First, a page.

Tungsten may be deposited using thermal CVD methods normally involving the reduction of tungsten hexafluoride (WF6) by hydrogen (H2) or silane (SiH4). However, an inherent difficulty of this deposition process is getting tungsten to begin to deposit on a substrate, as tungsten does not adhere well to common dielectric materials. The deposition of a resistive adhesion layer, for example titanium nitride or tungsten nitride, prior to the CVD deposition of tungsten is one method of improving adhesion of tungsten to insulating materials.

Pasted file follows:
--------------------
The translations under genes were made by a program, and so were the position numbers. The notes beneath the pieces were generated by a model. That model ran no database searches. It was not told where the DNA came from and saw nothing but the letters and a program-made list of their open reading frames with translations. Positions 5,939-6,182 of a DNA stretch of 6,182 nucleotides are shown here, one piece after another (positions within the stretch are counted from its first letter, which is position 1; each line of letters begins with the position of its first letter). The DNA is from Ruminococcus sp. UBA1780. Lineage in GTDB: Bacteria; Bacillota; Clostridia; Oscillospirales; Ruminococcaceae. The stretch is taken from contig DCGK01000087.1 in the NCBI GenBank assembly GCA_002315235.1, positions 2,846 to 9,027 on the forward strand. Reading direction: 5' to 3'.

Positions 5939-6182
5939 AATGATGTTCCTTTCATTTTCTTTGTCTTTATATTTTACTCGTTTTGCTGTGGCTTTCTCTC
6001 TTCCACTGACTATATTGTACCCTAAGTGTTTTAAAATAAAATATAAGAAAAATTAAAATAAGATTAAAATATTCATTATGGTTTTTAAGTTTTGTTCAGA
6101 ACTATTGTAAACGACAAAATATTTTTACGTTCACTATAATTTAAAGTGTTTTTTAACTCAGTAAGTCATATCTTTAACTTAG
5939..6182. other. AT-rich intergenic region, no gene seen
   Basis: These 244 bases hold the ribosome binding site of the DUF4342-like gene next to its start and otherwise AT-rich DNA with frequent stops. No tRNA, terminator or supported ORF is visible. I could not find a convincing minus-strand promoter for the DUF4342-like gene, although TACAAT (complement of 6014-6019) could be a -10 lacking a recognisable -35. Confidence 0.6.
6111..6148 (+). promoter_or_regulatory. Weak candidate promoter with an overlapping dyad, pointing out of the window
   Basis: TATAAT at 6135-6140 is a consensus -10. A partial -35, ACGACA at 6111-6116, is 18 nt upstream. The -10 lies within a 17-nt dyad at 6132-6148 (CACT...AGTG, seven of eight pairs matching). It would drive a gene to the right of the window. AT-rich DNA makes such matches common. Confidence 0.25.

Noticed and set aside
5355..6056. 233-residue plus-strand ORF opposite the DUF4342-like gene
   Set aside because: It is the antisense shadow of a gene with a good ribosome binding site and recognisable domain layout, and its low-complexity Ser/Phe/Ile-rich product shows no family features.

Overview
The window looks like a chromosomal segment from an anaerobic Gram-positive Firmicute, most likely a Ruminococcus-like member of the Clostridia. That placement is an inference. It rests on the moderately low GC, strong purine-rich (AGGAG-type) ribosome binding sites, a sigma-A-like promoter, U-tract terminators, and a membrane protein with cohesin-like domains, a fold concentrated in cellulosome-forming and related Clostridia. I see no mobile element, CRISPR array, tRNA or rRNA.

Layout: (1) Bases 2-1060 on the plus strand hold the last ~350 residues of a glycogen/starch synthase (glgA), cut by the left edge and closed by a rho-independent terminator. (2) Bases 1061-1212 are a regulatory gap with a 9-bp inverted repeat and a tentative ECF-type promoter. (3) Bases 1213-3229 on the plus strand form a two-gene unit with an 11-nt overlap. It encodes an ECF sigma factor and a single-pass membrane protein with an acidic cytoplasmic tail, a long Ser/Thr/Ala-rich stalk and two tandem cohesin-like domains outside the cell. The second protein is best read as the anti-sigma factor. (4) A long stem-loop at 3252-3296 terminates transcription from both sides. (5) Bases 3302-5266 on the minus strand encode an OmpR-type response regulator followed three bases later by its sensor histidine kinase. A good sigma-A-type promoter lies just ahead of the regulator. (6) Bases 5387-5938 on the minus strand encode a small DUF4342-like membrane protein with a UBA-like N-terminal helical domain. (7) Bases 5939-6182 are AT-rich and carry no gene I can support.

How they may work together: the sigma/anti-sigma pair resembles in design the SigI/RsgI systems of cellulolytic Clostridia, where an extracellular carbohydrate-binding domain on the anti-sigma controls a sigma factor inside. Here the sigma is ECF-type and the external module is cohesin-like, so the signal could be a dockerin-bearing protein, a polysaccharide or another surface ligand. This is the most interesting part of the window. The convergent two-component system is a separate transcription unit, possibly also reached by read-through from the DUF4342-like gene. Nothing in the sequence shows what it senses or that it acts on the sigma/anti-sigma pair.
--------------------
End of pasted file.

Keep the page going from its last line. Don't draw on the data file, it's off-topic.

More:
FIGS. 1A-1C are cross-sectional views illustrating a conventional method for depositing tungsten utilizing a resistive nucleation material on a non-planar structure, for example in a NAND device. It should be understood to one skilled in the art that the process steps described in FIGS. 1A-1C can be applicable to the formation of planar structures as well as non-planar structures. Referring to FIGS. 1A-C, a structure which includes a silicon dioxide 10 deposited on a substrate which includes a via or trench 20 formed within the silicon dioxide is illustrated. A nitride material 30, for example tungsten nitride, is deposited over the silicon dioxide 10, followed by the deposition of a resistive tungsten nucleation material 40. To improve nucleation of subsequent bulk tungsten deposition, a resistive tungsten nucleation material is formed to a thickness of from about 100 to about 200 angstroms. Bulk tungsten 50 is then deposited by methods known in the art, for instance by a thermal CVD process. A similar process can be used for the deposition of a resistive nucleation material on a planar structure, such as in DRAM device fabrication.